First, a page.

The young man walked into Martin Luther King Park with an Uzi-like machine gun and mowed down five picnickers at Shelter No. 4 on a warm May evening last year.
When he fled, he left behind one man who was fatally wounded and four other victims, including a man left a paraplegic and a woman blinded in one eye. He also inflamed the community.
Nearly a year later, local and federal law enforcement officials returned Tuesday to Martin Luther King Park to announce they had found and charged the man they believe was the shooter: Tariq “Reek” Brown, 20, a member of the Bailey Boys gang who thought he was shooting at a gathering that included rival gang members.
It has never been determined if gang members were present at that picnic shelter – there were more than 100 people at the picnic. But police say innocent family members and children were there when Brown began shooting.
To make matters worse, the weapon malfunctioned and kept firing as long as Brown had his finger on the trigger, authorities said.
“It was a cowardly, terroristic act. He fired on family members and children,” Police Commissioner Daniel Derenda said.
“We will not allow somebody to turn a play zone into a war zone,” said U.S. Attorney William J. Hochul Jr.
Mayor Byron W. Brown, who had visited the surviving victims while they were in the hospital, said the federal criminal charges offer consolation.
“I know those families are still suffering today, but this gives them some closure,” the mayor said, adding that the community is now safer. “A cold-blooded killer is off the streets of our city. He can no longer hurt anyone else.”
The charges against Brown under the federal racketeering statute could place him behind bars for life, with the possibility of the death sentence.
In addition to the allegation that he killed Marquay Lee, 26, who died a few day after the May 12 shooting, Brown faces seven other counts of attempted murder, four of them for the wounded picnickers:
Edmond Carter, 28, now confined to a wheelchair; Shaneta Payne, 27, blinded in one eye; Aron Rose, 20; and Jahond Taylor, 23. Both Rose and Taylor were shot in the ankle.
The three other counts of attempted murder date back to shootings in 2011, when Buffalo police teamed up with the FBI’s Safe Streets Task Force in an investigation of gang violence that eventually resulted in numerous arrests of Bailey Boys members.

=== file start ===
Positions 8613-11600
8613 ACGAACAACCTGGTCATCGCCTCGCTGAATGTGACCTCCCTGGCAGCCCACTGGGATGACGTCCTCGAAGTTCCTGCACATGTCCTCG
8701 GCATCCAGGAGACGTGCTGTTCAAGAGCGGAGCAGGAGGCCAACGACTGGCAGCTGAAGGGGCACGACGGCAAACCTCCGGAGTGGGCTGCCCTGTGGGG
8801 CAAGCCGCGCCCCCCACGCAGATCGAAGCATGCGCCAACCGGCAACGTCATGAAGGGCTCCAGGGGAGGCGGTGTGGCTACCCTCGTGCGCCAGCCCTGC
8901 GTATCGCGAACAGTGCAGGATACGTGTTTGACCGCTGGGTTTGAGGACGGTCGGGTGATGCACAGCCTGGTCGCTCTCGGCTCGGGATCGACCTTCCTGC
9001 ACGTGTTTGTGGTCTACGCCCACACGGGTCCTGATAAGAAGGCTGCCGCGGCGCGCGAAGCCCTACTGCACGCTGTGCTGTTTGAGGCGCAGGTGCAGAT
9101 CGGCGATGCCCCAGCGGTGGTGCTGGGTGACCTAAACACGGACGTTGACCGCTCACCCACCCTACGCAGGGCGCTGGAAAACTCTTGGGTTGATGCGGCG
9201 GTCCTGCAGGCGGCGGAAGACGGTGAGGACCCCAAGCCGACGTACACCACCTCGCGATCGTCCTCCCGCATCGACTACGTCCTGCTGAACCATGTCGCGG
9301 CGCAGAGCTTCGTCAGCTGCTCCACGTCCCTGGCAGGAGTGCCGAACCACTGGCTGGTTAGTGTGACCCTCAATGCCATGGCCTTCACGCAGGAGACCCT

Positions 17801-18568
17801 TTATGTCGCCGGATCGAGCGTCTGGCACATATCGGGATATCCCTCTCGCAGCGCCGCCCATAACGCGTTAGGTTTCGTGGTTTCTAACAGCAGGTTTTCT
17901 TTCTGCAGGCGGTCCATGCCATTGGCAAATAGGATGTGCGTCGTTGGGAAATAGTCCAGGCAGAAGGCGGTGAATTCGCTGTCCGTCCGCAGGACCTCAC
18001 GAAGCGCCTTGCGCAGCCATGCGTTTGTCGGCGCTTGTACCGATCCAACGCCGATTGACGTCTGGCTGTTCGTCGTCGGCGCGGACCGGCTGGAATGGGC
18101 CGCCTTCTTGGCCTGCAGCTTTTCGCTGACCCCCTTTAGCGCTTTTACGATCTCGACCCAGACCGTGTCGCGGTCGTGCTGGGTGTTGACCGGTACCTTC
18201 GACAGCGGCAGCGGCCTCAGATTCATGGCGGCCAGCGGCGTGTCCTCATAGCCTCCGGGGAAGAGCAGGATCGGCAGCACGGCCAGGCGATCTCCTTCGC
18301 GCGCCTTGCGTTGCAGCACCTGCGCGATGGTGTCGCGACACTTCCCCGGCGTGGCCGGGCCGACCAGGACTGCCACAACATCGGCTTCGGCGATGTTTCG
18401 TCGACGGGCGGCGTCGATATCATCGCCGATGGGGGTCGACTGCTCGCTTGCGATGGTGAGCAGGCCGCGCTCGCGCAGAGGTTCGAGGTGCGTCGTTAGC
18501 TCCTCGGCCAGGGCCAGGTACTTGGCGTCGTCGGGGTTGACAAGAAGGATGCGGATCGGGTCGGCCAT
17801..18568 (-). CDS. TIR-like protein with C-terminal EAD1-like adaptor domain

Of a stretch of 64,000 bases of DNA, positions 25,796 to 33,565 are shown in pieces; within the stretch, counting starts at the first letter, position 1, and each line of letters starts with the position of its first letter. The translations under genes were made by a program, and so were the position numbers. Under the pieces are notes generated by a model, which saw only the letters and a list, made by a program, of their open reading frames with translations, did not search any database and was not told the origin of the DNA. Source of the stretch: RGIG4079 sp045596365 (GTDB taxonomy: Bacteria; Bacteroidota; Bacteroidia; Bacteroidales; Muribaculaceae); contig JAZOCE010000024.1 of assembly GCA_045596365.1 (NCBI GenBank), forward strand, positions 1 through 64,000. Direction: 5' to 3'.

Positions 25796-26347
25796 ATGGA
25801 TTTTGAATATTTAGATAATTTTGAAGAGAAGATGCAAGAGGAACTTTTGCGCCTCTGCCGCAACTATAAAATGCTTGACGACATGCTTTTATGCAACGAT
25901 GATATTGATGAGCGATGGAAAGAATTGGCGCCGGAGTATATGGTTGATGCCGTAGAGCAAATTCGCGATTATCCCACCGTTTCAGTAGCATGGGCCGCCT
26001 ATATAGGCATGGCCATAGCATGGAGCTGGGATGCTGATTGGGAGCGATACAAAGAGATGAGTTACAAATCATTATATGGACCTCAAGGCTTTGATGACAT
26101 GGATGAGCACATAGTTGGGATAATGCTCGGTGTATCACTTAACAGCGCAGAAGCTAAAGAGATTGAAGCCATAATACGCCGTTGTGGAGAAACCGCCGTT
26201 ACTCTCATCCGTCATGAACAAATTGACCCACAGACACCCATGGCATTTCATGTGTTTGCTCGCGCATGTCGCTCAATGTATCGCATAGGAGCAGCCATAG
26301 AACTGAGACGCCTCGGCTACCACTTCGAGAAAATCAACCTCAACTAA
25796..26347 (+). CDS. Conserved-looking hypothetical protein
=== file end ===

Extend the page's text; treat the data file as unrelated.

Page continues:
Tariq Brown has been in custody since Aug. 1, 2012, when he and seven other Bailey Boys members were charged in a federal indictment with shooting rival gang members, selling drugs and committing robberies to make money for their criminal enterprise under the federal racketeering law. Since then, the indictment has been revised four times with additional charges, including Tuesday’s latest counts against Brown.
Richard M. Frankel, special agent in charge of the FBI’s Buffalo office, said the investigation into the Bailey Boys is continuing. “We’re not done,” he said. “There could be more charges.”
The shooter’s gun was recovered as evidence, police said.
“It was a cheap weapon, and it malfunctioned, turning it into an automatic assault weapon,” a police official said.
Jeremy D. Schwartz, Brown’s defense lawyer, said, “We’ve been aware of the investigation, and we’re going to challenge the charges.”
Hochul said it was important for authorities to gather at the park to make the announcement so that residents would see not only that police officers and investigators are out in the community but also that the people who lead the investigations and prosecute the cases are in the community and not off in an “ivory tower.”
With Hochul was assistant U.S. Attorney Anthony M. Bruce, lead prosecutor in the case, and leaders of different police agencies that assisted, including Erie County Sheriff Timothy B. Howard; Dale M. Kasprzyk, supervisory agent in charge of the U.S. Drug Enforcement Administration’s Buffalo office; and Frank Christiano, resident agent in charge of the Buffalo office of the Bureau of Alcohol, Tobacco, Firearms and Explosives.
There was an even bigger gathering in the park in the days after the shooting. Dozens of people went to the same picnic shelter where the attack occurred and held a “Peace in the Park” event to make a stand against the violence. Tears were shed amid cries for justice as city leaders offered a message that the park belonged to the good citizens of the neighborhood and not the thugs.
All of that proved true on Tuesday.
During the news conference, people were in the park enjoying the April sunshine as children romped on new playground equipment. Some said they were thankful that the alleged killer had been charged.
“I feel 100 percent better. They got him, and now he’ll do his time” said Frances Turner, who had taken her granddaughter to the park.